Most of Edmonton’s natural lands lie within its extensive river valley and tributary ravine systems – an area of 7,400 ha and 48 km in length, including 22 ravines, for a combined total length of 103 km. Much of the area is either under private ownership or targeted by City Parks for recreational infrastructure. Golf courses, gravel quarries, a velodrome and other sports facilities, freeways, boat launches… have all been proposed over the past decades for what is often “free land” to the City.
The Sierra Club Canada Foundation has been working to develop a network of community leaders protecting the integrity of Prairie ecosystems. Several volunteer groups, such as the Edmonton group, focus on local issues important to their communities and act as proactive advocates for the environment.
To get involved in the Prairie region, contact the national office at (613) 241-4611 or email@example.com.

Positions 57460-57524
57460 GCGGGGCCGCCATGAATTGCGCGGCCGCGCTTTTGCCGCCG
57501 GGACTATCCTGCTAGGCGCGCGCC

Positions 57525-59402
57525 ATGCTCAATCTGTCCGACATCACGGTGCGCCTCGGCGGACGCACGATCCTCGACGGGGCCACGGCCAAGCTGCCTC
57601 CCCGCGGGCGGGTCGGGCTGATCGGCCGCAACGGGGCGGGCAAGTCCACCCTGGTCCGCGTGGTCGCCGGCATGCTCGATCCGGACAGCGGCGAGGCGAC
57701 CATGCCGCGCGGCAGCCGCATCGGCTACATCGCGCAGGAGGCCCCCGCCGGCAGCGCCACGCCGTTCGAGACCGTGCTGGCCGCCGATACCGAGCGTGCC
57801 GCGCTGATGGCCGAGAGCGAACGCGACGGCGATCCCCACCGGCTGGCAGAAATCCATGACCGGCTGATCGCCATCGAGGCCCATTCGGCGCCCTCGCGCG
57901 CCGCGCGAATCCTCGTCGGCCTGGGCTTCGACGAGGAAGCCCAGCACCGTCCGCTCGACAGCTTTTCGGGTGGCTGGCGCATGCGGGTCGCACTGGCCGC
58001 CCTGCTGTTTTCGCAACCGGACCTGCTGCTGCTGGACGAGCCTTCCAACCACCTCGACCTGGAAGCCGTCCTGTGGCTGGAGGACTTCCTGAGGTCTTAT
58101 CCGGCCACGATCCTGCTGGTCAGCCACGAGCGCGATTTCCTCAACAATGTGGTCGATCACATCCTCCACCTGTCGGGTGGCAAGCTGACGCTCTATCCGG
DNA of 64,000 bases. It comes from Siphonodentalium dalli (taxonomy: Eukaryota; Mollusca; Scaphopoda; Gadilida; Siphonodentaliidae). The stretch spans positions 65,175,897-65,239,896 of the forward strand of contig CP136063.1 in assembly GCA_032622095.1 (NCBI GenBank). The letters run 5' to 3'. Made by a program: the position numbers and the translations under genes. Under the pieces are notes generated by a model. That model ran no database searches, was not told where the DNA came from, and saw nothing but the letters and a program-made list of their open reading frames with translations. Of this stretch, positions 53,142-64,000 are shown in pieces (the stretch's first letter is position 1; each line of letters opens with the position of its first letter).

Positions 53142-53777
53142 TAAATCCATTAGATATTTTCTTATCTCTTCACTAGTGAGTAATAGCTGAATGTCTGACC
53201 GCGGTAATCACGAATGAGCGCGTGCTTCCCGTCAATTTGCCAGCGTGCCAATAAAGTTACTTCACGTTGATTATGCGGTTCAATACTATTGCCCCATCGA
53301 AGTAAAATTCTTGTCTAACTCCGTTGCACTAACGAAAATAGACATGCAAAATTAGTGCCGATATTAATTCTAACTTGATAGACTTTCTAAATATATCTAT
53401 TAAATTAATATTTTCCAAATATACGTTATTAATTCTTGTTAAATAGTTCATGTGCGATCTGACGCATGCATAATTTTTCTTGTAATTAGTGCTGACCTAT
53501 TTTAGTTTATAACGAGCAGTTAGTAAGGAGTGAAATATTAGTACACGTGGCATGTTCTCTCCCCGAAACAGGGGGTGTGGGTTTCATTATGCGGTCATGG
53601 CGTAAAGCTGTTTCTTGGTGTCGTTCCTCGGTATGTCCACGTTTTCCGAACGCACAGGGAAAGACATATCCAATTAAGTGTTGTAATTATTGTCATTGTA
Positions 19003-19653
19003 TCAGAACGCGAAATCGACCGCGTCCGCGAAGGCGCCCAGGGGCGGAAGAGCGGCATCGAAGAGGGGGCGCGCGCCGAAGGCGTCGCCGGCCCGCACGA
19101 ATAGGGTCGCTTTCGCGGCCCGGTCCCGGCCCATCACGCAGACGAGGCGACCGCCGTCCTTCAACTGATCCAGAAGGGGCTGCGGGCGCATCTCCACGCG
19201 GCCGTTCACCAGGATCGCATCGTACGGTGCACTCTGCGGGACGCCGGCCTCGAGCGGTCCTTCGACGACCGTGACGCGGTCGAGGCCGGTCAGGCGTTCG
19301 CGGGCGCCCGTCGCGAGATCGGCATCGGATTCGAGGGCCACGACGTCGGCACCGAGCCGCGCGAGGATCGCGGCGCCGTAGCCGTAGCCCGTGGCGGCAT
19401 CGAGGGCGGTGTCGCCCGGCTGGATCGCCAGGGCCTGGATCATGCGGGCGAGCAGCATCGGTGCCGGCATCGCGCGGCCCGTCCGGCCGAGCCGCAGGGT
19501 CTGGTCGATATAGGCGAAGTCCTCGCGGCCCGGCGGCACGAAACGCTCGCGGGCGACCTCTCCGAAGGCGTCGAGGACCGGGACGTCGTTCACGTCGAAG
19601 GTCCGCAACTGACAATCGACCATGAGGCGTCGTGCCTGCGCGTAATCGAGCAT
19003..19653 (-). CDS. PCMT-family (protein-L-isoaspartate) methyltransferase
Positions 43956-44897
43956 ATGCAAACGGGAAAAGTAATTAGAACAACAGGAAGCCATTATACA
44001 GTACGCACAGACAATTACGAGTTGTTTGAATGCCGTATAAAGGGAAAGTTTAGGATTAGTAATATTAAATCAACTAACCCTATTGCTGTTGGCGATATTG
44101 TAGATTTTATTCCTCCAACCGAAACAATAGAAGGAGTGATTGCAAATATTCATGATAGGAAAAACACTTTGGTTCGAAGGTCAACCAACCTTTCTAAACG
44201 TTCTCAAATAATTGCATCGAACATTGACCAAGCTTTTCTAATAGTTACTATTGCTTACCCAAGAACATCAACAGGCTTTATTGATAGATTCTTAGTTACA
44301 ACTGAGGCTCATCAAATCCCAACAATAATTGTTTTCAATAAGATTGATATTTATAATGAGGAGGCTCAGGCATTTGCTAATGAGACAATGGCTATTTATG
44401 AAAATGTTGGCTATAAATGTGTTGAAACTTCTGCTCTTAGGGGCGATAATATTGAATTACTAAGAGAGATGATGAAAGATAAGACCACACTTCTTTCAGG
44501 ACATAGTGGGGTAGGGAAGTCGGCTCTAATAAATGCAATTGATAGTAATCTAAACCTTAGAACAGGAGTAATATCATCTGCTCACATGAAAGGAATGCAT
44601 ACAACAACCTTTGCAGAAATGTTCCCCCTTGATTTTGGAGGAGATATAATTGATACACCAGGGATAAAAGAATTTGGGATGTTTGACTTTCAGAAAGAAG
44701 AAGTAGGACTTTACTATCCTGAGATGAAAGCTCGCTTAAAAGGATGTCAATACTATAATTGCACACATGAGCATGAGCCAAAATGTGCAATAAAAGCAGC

The Edmonton Group has traditionally focused on parkland creation and conservation. These are usually multi-year projects; our favorite, going on fifteen, is the Sand Dunes Natural Area (our name - bureaucratically known as NW384) in the far southwest of Edmonton.
We identified the feature in 2001, characterized its pro-glacial origins, and with the support of the Curator of Geology from our Provincial Museum, induced the City to purchase the lands the following year. The dunes lie on the easternmost extent of the 200 sq km glacio-lacustrine Devon Dune Field to the west of Edmonton.
On August 31st, 2010, a study which was led by University of Alberta researchers was published in the journal Proceedings of the National Academy of Sciences, which conclusively shows that numerous highly toxic pollutants are being released into the Athabasca River and its tributaries by the development of the oil sands.
The levels exceeded both federal and provincial government guidelines.
The report is available for download here.